Don’t get me wrong, there are wonderful places and times in our lives, but the older I get the more I see the brokenness. The damage. The confusion. The stress. The mistakes. The consequences. The regret. The disappointment. The betrayal. The guilt.
As I write this, I‘m looking at you sitting on the lounge. You look happy. Beautiful. Not just physically beautiful. It’s something that goes beyond how you look. It’s like I can see the potential inside you. A glimpse of the woman you will become. I fill with pride. How did you come from me?
You’re a miracle! A gift.
You’re sitting with your knees up and your body slouched. A position you’d be scolded for because it was un-lady like. And then I think about that – about being ladylike and ponder about what that actually means.
What does it mean to be a lady? To be a woman?
Unfortunately, if you looked at our mainstream culture you will see one image of what it means to be a lady and the pressure you’ll feel to be like her has the potential to consume you. And if you don’t look away, and find another meaning, consume you it will.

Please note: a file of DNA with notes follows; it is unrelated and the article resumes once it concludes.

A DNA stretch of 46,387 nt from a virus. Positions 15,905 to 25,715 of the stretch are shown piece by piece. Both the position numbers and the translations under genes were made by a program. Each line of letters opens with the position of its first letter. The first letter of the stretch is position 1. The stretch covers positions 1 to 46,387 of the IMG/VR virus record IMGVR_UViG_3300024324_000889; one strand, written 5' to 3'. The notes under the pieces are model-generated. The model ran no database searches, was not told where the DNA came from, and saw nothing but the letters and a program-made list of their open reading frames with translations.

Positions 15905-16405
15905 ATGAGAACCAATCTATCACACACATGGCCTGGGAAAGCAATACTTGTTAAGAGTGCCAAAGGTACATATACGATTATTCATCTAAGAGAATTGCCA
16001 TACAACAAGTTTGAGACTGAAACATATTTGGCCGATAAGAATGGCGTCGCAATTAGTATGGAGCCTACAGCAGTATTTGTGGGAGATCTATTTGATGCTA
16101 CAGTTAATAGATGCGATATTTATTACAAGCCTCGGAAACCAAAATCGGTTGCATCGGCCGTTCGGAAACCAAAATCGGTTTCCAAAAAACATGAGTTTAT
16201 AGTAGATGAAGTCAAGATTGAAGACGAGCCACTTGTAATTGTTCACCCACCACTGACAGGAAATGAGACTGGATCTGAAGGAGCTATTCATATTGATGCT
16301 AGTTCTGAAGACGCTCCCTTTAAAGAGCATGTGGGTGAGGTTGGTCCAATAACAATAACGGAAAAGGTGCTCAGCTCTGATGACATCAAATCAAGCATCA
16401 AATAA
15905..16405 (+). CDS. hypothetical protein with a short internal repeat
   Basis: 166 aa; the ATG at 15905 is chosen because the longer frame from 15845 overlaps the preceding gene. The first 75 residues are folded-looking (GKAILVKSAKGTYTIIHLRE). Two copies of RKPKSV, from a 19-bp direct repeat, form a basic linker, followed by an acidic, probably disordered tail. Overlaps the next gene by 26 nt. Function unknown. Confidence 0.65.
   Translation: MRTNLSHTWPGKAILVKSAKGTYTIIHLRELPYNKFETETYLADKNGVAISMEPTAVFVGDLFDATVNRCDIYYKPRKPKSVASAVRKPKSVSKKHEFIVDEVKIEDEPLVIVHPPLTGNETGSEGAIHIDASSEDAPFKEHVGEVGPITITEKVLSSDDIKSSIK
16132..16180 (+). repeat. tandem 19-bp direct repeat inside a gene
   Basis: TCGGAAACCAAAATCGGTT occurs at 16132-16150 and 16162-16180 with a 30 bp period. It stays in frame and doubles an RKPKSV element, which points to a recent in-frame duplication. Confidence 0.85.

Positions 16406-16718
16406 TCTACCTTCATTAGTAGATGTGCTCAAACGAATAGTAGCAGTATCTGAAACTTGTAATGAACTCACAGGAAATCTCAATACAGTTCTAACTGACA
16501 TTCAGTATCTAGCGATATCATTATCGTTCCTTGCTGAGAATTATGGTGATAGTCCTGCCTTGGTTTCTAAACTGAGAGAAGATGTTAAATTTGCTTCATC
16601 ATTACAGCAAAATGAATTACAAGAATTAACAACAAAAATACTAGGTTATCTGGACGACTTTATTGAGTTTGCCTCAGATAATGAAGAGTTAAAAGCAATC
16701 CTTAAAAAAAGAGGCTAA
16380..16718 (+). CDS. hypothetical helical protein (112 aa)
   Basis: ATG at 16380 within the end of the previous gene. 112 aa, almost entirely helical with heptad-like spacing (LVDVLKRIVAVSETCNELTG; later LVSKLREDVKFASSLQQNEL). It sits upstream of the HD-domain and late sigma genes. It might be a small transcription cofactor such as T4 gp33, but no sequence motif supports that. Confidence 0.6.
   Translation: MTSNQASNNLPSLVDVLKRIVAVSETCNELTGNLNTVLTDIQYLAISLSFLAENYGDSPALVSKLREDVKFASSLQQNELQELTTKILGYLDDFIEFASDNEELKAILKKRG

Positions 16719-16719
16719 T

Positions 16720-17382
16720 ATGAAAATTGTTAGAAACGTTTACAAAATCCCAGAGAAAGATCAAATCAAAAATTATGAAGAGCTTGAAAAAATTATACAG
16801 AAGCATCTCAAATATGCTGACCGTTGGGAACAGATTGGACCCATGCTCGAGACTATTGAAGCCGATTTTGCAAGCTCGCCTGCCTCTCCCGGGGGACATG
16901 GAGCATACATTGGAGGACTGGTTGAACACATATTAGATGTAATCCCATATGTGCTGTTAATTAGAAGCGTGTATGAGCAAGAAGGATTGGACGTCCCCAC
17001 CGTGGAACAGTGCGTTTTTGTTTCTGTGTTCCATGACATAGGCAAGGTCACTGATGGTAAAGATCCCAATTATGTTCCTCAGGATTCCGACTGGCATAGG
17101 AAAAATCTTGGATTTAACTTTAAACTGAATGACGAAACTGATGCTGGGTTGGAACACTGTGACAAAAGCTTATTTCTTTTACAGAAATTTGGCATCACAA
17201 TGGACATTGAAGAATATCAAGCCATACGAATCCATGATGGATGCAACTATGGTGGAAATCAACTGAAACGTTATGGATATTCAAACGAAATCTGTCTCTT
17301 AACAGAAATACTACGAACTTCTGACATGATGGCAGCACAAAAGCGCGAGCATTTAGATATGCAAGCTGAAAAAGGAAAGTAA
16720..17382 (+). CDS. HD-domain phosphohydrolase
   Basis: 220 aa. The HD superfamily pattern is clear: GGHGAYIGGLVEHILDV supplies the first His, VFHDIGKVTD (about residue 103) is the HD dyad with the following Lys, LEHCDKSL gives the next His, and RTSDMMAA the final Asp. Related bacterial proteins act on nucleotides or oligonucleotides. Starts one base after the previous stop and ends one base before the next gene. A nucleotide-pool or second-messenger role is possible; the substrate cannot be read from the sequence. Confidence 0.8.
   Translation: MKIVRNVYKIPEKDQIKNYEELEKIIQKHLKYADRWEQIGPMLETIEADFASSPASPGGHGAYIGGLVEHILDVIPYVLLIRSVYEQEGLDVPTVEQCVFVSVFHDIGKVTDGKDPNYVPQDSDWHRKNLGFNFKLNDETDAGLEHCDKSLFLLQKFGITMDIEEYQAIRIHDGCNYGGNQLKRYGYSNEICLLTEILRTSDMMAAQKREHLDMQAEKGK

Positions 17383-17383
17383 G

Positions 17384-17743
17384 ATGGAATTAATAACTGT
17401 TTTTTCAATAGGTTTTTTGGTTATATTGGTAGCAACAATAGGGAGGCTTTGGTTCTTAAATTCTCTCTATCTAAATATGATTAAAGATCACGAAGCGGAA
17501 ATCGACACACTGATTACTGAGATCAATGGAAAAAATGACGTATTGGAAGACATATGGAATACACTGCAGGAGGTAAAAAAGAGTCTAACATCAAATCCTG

With a carefully staged photo to look candid, this lady will appear real. And you’ll be frustrated that after 100 selfies, not one will feel ‘good enough’ for you to post. But you are good enough, she probably took 100 photos too.
Her skin will glow with fake tan and her tussled curls will cascade down her back. And you’ll feel inadequate at your lack of tan, and the fact that your hair, no matter how much hair spray you use refuses to hold a decent curl. But you are adequate, because beauty is more than tan and curls.